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Pueblo County Sheriff believes legal pot is helping harder drugs

Sheriff believes legal pot is helping harder drugs

PUEBLO, Colo. - Pueblo County Sheriff Kirk Taylor believes legal marijuana is helping harder drugs like heroin make a comeback.  He says contrary to prior reports, it has nothing to do with the "gateway drug" theory.

"I'm not saying that if you smoke marijuana tomorrow you're going to go do heroin," Sheriff Taylor said.  "The link I am talking about between the legalization of marijuana and these other illicit drugs is a financial link."

The Sheriff believes black market marijuana is making its way into some dispensaries and being sold through drug dealers to fund other illicit drug activity.

"Any illegal marijuana that comes in can be absorbed by the dispensaries, unbeknownst to us, under the guise of legalization and be sold to the public," Taylor said.  "I'm by no means accusing any of our dispensary owners of any illicit wrong doing."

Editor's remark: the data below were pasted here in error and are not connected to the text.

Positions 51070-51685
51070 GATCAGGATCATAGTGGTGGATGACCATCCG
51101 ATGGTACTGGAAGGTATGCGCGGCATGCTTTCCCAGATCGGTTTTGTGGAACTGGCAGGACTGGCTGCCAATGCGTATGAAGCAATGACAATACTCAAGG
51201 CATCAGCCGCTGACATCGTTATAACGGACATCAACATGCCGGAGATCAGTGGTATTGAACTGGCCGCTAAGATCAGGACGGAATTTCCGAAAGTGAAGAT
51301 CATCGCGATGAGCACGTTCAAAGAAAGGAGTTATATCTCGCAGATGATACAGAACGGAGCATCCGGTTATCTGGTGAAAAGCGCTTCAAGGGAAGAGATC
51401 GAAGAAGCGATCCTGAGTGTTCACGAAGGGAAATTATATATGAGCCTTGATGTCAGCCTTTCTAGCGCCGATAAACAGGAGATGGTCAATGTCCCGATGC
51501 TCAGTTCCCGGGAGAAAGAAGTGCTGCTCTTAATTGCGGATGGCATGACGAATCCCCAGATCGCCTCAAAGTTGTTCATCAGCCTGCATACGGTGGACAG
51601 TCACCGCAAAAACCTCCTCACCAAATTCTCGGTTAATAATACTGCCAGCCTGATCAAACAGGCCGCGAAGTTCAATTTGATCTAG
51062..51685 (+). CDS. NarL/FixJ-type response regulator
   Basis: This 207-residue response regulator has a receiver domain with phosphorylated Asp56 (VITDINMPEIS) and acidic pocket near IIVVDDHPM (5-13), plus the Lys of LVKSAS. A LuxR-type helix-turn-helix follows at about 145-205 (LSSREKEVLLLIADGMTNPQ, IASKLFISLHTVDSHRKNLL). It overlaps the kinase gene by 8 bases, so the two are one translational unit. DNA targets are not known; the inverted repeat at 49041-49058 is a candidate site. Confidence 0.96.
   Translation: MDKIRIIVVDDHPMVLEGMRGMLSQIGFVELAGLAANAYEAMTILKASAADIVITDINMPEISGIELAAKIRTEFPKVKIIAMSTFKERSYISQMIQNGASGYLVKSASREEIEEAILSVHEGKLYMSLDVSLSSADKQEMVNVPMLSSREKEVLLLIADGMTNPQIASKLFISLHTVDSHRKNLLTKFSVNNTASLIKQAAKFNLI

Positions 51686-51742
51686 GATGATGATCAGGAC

But Taylor questions the effectiveness of the system implemented by the state to track legal recreational marijuana from seed to sale.

"Allegedly we can track the sales that go out the front door, we cannot track the sales that go out the back door," Taylor said.

He points to 56-year-old Thomas Randal Salsman, a Colorado Springs man, who was arrested last month for allegedly trying to sell home grown pot to a Pueblo County dispensary.  The dispensary tipped off law enforcement which led to the arrest. 

Asked if he had any evidence to show the links between legalization and financing harder drugs, Taylor said he didn't have any direct evidence.

"If I did, I'd be arresting them," Taylor said.

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